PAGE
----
Frequently Asked Questions
Frequently Asked Questions:
Clinical trials are studies designed to test new methods for treatment and prevention of specific conditions and related symptoms. Through clinical trials, physicians and researchers make progress toward improving the outcome and quality of life for a variety of participants. Trials may answer important questions regarding the value of newly discovered treatments. A team of experts monitors clinical trials. Patients are fully informed of all risks and benefits of treatment prior to participation and participants are monitored closely throughout the course of the study.
Treatment trials test a new drug or procedure to improve treatment.
Prevention trials test new interventions designed to prevent the occurrence of a predisposed condition in high-risk individuals.
Device trials test new medical devices which may require surgical placement.
Comparative effectiveness research is the direct comparison of existing health care interventions to determine which work best for a particular indication and which provide the greatest benefit.
Clinical trials evaluate new therapies in four sequential phases to determine their usefulness in future clinical practice. Each study phase must prove that the drug is safe and at least as effective as standard treatment in order to move to the next sequential phase. The main phases include:
Pilot Study:A pilot study aims to gain initial information to help design the structure of a future study. These take a "first look" at a new idea, usually involve a small number of people, and are conducted over a short period of time.
Phase I: In the first phase, humans are given new drugs for the first time. The new drug is tested to establish safety, the maximum tolerated dose and the optimal schedule of administration.
Phase II: Once safety has been established, phase II trials are established to evaluate the effectiveness of treatment in the indication being studied. Side effects and optimal dosing schedules are further identified from the phase I study.
Phase III: The goal of phase III studies is to build on knowledge gained during phase I and II studies and compare the new treatment to standard established treatments. Phase III studies involve many more patients; often take years to complete but will ultimately help to improve and redefine the standard of care.
Phase IV: These studies seek to expand the current usage of an approved drug to evaluate other indications that might prove beneficial and to expand our appreciation of side effects.
Your physician may approach you with a clinical trial option for treatment if he/she thinks this option may be right for you. In order to protect patients' safety, individuals must meet very specific criteria in order to participate. The choice is voluntary and all advantages and disadvantages are discussed as part of the consent process. An individual may discontinue the trial at any time by his/her own choice or at the discretion of the treating physician.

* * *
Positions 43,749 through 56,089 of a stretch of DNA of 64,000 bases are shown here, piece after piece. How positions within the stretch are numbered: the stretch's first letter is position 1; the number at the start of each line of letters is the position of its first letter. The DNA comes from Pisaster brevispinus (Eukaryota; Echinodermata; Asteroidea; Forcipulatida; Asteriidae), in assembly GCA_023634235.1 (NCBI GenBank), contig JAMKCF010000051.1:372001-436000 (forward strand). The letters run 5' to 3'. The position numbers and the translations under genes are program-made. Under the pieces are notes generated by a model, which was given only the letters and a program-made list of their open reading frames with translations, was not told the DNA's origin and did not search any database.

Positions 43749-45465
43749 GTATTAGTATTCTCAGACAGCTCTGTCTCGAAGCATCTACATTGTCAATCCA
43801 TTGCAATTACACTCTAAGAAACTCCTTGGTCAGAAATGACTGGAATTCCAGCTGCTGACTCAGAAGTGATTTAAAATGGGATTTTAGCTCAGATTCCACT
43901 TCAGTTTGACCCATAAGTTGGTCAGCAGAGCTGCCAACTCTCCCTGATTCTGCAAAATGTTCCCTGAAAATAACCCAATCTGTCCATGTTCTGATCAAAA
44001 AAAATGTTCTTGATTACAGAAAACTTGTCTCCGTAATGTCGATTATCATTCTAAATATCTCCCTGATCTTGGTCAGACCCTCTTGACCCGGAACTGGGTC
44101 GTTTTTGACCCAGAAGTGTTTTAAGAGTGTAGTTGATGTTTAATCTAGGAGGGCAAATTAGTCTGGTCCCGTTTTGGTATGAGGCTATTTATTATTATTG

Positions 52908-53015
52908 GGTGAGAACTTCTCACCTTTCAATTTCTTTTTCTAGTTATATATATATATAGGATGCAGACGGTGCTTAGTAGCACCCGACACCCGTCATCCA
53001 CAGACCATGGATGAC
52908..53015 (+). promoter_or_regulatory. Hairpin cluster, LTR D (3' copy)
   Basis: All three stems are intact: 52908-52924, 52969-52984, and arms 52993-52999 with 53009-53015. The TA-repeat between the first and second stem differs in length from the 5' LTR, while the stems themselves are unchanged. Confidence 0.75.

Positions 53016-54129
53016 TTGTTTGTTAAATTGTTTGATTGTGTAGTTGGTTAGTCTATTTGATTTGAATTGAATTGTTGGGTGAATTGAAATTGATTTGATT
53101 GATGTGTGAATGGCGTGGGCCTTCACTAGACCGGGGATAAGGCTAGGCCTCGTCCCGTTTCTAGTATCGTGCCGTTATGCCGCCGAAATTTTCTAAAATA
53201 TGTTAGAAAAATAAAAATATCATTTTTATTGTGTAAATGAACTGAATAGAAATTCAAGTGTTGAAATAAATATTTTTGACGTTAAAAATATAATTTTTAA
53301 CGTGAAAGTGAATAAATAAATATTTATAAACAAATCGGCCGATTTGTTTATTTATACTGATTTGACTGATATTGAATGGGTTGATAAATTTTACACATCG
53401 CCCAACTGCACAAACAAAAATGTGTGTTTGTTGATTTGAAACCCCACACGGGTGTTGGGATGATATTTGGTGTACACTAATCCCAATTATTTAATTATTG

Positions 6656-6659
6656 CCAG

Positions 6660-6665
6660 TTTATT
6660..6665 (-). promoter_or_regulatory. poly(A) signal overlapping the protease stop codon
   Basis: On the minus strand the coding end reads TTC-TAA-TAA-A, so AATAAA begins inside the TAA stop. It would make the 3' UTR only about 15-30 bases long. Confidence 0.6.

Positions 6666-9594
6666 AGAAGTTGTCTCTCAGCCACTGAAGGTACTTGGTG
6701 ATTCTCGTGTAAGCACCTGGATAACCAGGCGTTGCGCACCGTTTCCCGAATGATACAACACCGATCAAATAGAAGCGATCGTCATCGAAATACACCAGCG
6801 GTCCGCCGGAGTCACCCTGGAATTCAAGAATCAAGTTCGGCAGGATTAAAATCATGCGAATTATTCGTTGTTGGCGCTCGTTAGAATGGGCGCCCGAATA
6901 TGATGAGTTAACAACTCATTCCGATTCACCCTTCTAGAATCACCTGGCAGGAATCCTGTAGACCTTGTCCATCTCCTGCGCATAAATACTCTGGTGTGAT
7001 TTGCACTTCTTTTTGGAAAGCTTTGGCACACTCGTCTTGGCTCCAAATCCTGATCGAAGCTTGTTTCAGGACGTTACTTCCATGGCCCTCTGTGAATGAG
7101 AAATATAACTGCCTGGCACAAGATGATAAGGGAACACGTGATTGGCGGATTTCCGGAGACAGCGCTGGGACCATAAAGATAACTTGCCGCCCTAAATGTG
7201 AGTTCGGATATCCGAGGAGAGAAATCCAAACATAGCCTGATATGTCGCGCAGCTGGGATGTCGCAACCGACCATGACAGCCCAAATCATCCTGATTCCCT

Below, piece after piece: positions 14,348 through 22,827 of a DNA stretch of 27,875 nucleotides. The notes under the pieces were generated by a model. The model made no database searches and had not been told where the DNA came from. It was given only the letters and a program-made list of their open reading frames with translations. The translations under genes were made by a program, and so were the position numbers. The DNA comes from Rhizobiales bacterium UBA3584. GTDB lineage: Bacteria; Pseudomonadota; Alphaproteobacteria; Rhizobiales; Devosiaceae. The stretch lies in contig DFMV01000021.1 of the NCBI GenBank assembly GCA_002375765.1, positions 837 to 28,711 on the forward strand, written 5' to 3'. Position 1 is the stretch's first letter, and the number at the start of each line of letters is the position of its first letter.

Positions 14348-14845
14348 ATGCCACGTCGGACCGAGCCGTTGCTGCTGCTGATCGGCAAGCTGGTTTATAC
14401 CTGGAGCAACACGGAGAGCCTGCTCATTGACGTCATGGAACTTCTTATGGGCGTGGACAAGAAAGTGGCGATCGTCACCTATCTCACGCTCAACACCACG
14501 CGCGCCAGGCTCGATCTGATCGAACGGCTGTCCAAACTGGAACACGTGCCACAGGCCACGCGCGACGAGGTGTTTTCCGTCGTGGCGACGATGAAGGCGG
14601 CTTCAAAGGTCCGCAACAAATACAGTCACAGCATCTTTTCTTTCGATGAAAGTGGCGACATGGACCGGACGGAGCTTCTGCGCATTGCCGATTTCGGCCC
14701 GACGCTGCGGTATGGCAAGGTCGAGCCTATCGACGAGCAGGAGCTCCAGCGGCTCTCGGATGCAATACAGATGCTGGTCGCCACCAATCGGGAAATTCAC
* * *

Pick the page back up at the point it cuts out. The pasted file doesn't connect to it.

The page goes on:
Clinical trials assist clinicians in identifying new treatments that lead to improved survival and better quality of life for patients. Participants have access to state-of-the-art therapies that may not yet be available to the general public and participation will improve treatment options for future generations.
You will still receive the same level of excellent care from your physician even if you do not agree to participate in a clinical trial. A clinical trial should be presented to you as one option for treatment. Although your physician is participating in the clinical trial because he/she believes that the study is helpful for you, he/she will also understand if you decide not to participate and will never treat you any differently based on your decision.
Not infrequently, a clinical trial protocol is amended over the course of the study. There may be minor changes that would not affect your treatment or major changes that might change the treatment program. Also, over time, new information regarding side-effects of the medication being studied may be recognized that should be included in the informed consent. When protocol changes or important new information is found, you will be notified and asked to either sign an updated consent form or summary of changes document to acknowledge that you are aware of the updates and/or amendments. This provides documentation that you have been educated about the new knowledge or protocol changes. This does not mean that you are being entered into a new study.
You can contact your physician, or a research staff member to verify that a bill you receive is actually your responsibility. Billing requirements and procedures can be complicated in a clinical trial and you should not be responsible for research-related procedures. You or your insurance company can only be billed for costs which are considered "standard of care" (those which would be incurred whether you are on a clinical trial or not). Your study contact person can help investigate any bill that may not be your responsibility.